Lean IT

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Lean IT

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Lean IT

1 Title/current version of Lean IT books
Lean IT

2 The basics of Lean IT books
Lean IT is an extension of the Lean manufacturing and Lean
services principles, applied in an IT environment. The approach
is a way of thinking and acting, focusing heavily on organizational
culture. Lean IT is associated with the development and
management of Information Technology products and services. The
central concern, applied in the context of IT, is the elimination of
waste, where waste is work that adds no value to a product or service.

3 Summary of Lean IT books 
Lean IT focuses on maximizing customer value by minimizing
waste, where waste is work that adds no value to a product or
service. The mean focus is to achieve operational excellence through
improved agility, service quality and process effi ciency. It means
building a customer and value-oriented culture in which employees
engage in Lean IT processes. It also means involving all employees
to continually improve services and preserve value with less effort
and optimising IT operations and processes supporting the most
business critical applications and services. Lean IT has a great
impact on the culture of an organization with behavioral aspects
such as empowering employees to involve them in the optimization
of processes. The goal is to implement a rigorous problem solving
process to achieve greater strategic and financial value.

There are many aspects of Lean IT within two primary dimensions:
Outward-facing Lean IT: Engaging information, information
systems, and the IT organization in partnership with the business
to continuously improve and innovate business processes and
management systems
Inward-facing Lean IT: Helping the IT organization achieve
operational excellence, applying the principles and tools of
continuous improvement to IT operations, services, software
development, and projects

These two dimensions are not separate but complementary. They
serve the ultimate objective of Lean transformation: creating value
for the enterprise and its customers.

Lean IT is based on enterprise Lean principles, laying a solid
foundation at the base. The three foundation elements support a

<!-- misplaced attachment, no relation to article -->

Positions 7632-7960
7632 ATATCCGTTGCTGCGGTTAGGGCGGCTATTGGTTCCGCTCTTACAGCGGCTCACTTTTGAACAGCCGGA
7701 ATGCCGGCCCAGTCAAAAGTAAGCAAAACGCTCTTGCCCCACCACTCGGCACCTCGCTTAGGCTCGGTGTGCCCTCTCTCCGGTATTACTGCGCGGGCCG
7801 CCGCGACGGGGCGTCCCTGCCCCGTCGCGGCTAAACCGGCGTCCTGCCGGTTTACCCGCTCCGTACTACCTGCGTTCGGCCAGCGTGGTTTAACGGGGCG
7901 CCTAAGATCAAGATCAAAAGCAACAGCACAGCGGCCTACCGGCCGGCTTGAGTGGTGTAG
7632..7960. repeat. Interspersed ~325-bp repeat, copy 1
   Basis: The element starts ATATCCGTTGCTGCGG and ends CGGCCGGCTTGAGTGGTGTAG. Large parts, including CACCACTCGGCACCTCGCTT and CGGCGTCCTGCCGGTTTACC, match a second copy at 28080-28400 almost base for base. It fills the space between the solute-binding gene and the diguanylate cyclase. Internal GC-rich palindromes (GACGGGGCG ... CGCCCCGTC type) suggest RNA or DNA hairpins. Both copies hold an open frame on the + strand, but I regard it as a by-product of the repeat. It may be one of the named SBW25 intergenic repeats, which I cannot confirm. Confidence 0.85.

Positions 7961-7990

strong social structure; constancy of purpose, respect for people and
pursuit of perfection. The second layer is proactive behavior which
means taking the initiative, assuming personal responsibility for the
quality of the work and work environment. The third layer addresses
awareness, with three essential perspectives embraced by the Lean
enterprise: the voice of the customer, quality at the source, and
systems thinking. The fourth layer focuses on flow, the uninterrupted
progression of materials, services, and information. The fifth layer,
the capstone of the principles, is culture, which represents an
organization’s shared beliefs and values, manifested as attitude and
behavior. Culture is an outcome of behavioral change.

The principal focus of Lean IT is problem solving for the primary
purpose of delivering value to the customer, achieved by the
systematic elimination of waste throughout the value stream. A five-
step thought process for implementing Lean thinking refers to:
• Specify value from the standpoint of the end customer
• Identify all the steps in the value stream, eliminating whenever
possible those steps that do not create value
• Make the value-creating steps occur in tight sequence
• As flow is introduced, let customers pull value from the next
upstream activity
• As value is specified, value streams are identified, wasted steps
are removed, and flow and pull are introduced, begin the process
again and continue it until a state of perfection is reached in
which perfect value is created with no waste

4 Target audience of Lean IT books
Any manager, specialist or team of any organization involved in IT
process improvement of IT operations.

5 Scope and constraints of Lean IT books
The scope of Lean IT is to establish a culture of continuous
improvement to deliver IT operational excellence and business
value to an organization. The IT organization is expected to “align
with the business”. That is, IT is supposed to enable business
performance and innovation, improve service levels, manage change,
take advantage of emerging technologies, and maintain quality and
stability, all while steadily reducing operating costs. The scope of
Lean IT must exceed a single function and should ideally be across a
whole supply chain to obtain maximum benefit.

Constraints
When an enterprise begins a Lean transformation, too often the IT
department is either left out or viewed as an obstacle. One of the
hardest challenges a Lean IT team will face is the degree to which
individual successes will invariably uncover new problems and
greater challenges. This depends on the maturity of the business and
the IT organization.

6 Relevant website of Lean IT books
www.lean.org

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